All Dominica offshore companies and IBC’s are required to have a local registered agent and registered office. Registered agents in Dominica are offshore service providers that are licensed by the Government of Dominica to offer offshore services and are comprised of lawyers, law firms, specialized and highly trained professionals that have over the years gained valuable experience and efficiency in rendering offshore services. The Dominica offshore legislation requires all registered offshore service providers in Dominica to conduct the relevant due diligence on every client before approval of offering any offshore service can be given. This is to ensure that Dominica’s offshore clientele is an honest one, with genuine interest to explore and expand its business potential through offshore means.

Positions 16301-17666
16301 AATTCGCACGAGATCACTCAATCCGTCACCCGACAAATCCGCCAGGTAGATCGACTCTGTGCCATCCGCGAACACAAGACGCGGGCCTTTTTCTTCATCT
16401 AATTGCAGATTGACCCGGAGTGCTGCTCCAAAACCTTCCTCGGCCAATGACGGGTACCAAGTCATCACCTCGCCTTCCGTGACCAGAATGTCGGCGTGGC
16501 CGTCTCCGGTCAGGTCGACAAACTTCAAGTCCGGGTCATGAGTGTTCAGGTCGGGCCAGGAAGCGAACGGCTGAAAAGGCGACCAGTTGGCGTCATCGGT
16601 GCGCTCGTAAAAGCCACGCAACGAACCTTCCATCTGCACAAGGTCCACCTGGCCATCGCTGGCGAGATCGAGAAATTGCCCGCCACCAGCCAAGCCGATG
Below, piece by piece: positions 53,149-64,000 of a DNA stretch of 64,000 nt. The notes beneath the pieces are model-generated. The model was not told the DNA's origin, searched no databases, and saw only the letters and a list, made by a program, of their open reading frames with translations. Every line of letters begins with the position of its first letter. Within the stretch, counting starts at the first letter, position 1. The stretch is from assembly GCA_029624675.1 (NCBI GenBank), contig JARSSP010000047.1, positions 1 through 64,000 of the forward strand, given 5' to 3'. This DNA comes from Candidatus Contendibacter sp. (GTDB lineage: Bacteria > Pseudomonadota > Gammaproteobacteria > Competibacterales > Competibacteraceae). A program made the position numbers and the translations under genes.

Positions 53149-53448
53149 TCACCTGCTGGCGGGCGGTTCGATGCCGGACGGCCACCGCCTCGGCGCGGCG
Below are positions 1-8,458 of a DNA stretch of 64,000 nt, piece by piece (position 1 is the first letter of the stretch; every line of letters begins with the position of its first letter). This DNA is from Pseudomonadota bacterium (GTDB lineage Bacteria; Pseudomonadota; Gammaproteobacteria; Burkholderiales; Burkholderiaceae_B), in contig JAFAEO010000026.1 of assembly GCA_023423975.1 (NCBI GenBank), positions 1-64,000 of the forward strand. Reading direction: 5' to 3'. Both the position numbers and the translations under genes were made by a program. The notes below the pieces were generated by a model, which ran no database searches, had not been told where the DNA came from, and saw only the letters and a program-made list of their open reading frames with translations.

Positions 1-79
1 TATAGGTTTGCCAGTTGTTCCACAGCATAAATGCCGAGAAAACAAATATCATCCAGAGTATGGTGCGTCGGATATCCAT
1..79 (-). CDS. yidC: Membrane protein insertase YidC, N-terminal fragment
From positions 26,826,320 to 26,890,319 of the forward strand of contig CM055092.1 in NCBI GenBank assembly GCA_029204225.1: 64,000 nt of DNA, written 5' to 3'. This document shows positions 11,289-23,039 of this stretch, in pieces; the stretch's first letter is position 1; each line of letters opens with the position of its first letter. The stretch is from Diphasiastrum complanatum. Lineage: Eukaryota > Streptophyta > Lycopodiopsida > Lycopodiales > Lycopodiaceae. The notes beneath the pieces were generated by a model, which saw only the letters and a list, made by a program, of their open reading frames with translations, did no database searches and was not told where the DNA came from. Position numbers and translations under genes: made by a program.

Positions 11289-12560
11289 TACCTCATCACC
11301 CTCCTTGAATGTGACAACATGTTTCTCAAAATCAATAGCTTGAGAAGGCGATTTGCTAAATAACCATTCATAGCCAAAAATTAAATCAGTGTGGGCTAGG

Offshore companies registered in the tax haven of Dominica are exempted from corporate taxes, capital gains taxes, inheritance taxes, estate taxes and transfer taxes. This enables Dominican offshore companies to conduct business in a tax free environment, whereby they are better enabled to accumulate their profits and explore new horizons without slashing huge amounts of their earnings so as to meet tax obligations. Tax exemption also strengthens the ability of Dominica offshore companies to provide a secure means of tax and estate planning as funds accumulated can be used for providing funds for education and a sure source of income that will ensure one’s welfare during retirement.
Caribbean Land and Property Financial Services have all the expertise and security you need to form an IBC in Dominica and are pleased to be your trusted service provider in this highly profitable endeavour.
(c) Caribbean Land and Property October 2008